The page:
Hayes High School and the Delaware County Juvenile Court held their fifth annual Hunger Games event Tuesday and gave out 225 meals to families for Thanksgiving.
The event was started five years ago by Cecelia Monahan, a support administrator at the Delaware County Board of Developmental Disabilities, and Director of Court Services Lisa Williamson. It now involves Hayes High School, all the elementary schools in Delaware, and a wide array of county offices and agencies.
Williamson said people began lining up outside the high school hours before Tuesday’s giveaway. During the event, drivers pulled up to several stations and volunteers loaded each vehicle with a turkey, rolls, a pumpkin pie, and a variety of sides and vegetables.
One of the newcomers to the event was County Recorder Melissa Jordan, whose office donated pans for all of the turkeys that given out.
“I think it’s awesome,” Jordan said. “I’ve seen it taking place, and I just wasn’t ever available. (This year) my office was able to provide the pans, and I’m happy to be here with other elected officials and all these kids.”
Jordan added the event really shows the cooperation between the school district and county offices.
“I think it shows how we can come together to help others enjoy a holiday they might not otherwise be able to enjoy,” she said. “It’s nice to see the community pulling together like this, and it sets a good example. I’m going to be involved from here on out, because it’s just so exciting.”
Delaware County Clerk of Courts Natalie Fravel also helped out at the event for the first time Tuesday. She said her office will be involved in the event in the future.
“It’s amazing,” Fravel said. “This is what Delaware is all about.”
County Auditor George Kaitsa, who helped load food into vehicles, said he was happy to lend a hand.
“It’s wonderful that the community is coming out to help all of these families,” Kaitsa said. “I really have to commend all the county staff and school staff that organized this whole event. They did a terrific job. We were happy to do it this year, and we’re going to definitely stay involved.”
Randall Fuller, the judge presiding over the Delaware County Domestic Relations Court, said it was his first event, adding he loved seeing all the kids and knowing they’ll get to have a Thanksgiving meal because of the event.
“It’s a great community event,” Fuller said.
The kids at the event also got a reminder to be good from Jon Martin, who showed up in Santa Claus attire.
“I like seeing the community helping the other community members that are less fortunate,” Martin said. “It’s a wonderful thing they’re doing.”
Delaware County Board of Developmental Disabilities (DCBDD) Superintendent Kris Hodge has been helping out for three years, and she’s excited to see it continue to grow.
“It’s overwhelming,” Hodge said. “We’re able to reach more families. It’s an amazing experience. We’re very excited about how this has grown. Everybody is participating. It’s just unbelievable. This is my favorite day of the year, beyond a doubt.”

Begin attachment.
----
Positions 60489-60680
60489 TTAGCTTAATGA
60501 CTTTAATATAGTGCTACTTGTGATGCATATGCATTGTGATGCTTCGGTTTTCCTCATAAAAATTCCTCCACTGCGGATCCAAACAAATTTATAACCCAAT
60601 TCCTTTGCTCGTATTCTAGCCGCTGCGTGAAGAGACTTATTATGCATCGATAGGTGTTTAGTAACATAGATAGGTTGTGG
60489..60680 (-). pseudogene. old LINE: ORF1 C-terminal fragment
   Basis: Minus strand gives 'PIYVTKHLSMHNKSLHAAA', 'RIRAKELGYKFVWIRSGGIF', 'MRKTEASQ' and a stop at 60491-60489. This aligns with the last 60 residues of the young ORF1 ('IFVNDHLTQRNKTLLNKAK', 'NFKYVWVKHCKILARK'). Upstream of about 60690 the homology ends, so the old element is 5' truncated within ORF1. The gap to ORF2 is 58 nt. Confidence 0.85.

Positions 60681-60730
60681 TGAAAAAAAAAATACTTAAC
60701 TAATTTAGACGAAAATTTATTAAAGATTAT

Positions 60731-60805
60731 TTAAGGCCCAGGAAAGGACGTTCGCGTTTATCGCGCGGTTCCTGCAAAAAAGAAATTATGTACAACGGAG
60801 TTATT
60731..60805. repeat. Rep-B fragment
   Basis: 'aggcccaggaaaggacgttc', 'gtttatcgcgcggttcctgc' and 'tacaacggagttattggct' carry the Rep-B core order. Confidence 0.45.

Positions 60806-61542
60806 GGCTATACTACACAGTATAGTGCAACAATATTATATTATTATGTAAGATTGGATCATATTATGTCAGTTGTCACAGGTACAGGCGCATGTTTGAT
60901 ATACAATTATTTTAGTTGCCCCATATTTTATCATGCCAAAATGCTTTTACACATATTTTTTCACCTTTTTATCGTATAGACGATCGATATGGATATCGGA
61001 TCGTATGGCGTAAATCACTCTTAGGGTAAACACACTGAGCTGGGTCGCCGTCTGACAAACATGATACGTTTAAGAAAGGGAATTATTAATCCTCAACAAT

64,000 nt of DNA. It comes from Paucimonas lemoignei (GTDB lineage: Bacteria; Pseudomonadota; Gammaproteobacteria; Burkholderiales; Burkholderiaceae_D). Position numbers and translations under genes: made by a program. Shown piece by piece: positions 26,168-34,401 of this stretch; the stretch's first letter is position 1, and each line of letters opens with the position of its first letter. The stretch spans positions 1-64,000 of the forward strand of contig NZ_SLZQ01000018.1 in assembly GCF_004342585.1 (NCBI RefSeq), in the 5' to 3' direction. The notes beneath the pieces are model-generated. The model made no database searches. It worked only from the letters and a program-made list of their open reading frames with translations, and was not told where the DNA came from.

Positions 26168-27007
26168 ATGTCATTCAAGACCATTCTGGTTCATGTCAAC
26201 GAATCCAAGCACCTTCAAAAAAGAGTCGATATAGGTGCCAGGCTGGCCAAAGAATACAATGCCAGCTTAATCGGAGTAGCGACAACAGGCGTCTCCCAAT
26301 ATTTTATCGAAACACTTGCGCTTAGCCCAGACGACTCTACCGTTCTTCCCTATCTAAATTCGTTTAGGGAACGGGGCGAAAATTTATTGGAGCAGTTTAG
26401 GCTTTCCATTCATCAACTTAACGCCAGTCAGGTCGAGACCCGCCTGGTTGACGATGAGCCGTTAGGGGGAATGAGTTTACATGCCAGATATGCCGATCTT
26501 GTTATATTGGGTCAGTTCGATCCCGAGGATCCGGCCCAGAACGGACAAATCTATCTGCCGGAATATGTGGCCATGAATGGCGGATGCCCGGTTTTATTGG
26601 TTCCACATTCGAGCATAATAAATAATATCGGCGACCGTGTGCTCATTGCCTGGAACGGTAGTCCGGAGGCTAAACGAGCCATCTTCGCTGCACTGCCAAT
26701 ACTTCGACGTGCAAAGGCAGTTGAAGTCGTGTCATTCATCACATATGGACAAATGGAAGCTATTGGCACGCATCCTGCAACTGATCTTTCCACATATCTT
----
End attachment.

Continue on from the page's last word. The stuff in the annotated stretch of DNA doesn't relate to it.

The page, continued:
Hodge added because of the event, the DCBDD would be able to give food to 22 of its families in need.
Delaware City Schools Superintendent Heidi Kegley, who has helped at previous events, said she enjoyed her first Thanksgiving meal giveaway as superintendent.
“I think this is just another example of how well our community works together,” she said. “Providing a meal to so many of our families so that everyone has the opportunity to celebrate Thanksgiving. I think this shows the trust that our community has in the schools and our community partners that they can come and get what is needed.”
Kegley pointed out students at Hayes spent their study hall handing out donations, while students across the district raised money or food for the event.
“I am so incredibly proud of our students and all that they have done to make this day possible,” Kegley said.
Hayes Principal Richard Stranges said he was excited about the turnout for the event.
“The community knows Hayes High School and our partners will always provide this for our community, and it gives us such joy,” he said. “It’s Thanksgiving. This is really what our students want to do. It’s become a tradition that our community counts on. We had people lined up at 8 a.m. Because this is a community event, the community all rallies together to provide a meal for families. There’s never a question to ask. You need enough for two or three families? Take it. We’re here to serve.”
Stranges also praised Kegley for leading during the event, including helping to arrange for the Delaware General Health District to bring a car seat for a family that needed one.
After the event, Williamson said it exceeded her expectations.
“This is so exciting,” she said. “I never dreamed it was going to be this big. We had 225 meals this year. The generosity of all the other county agencies is overwhelming. It’s wonderful to see all the smiles on all these families’ faces. I never thought it would be this when we first created it five years ago. It’s surpassed all my expectations.”
Williamson said she was also thankful for a $250 donation from Meijer that was used to purchase food.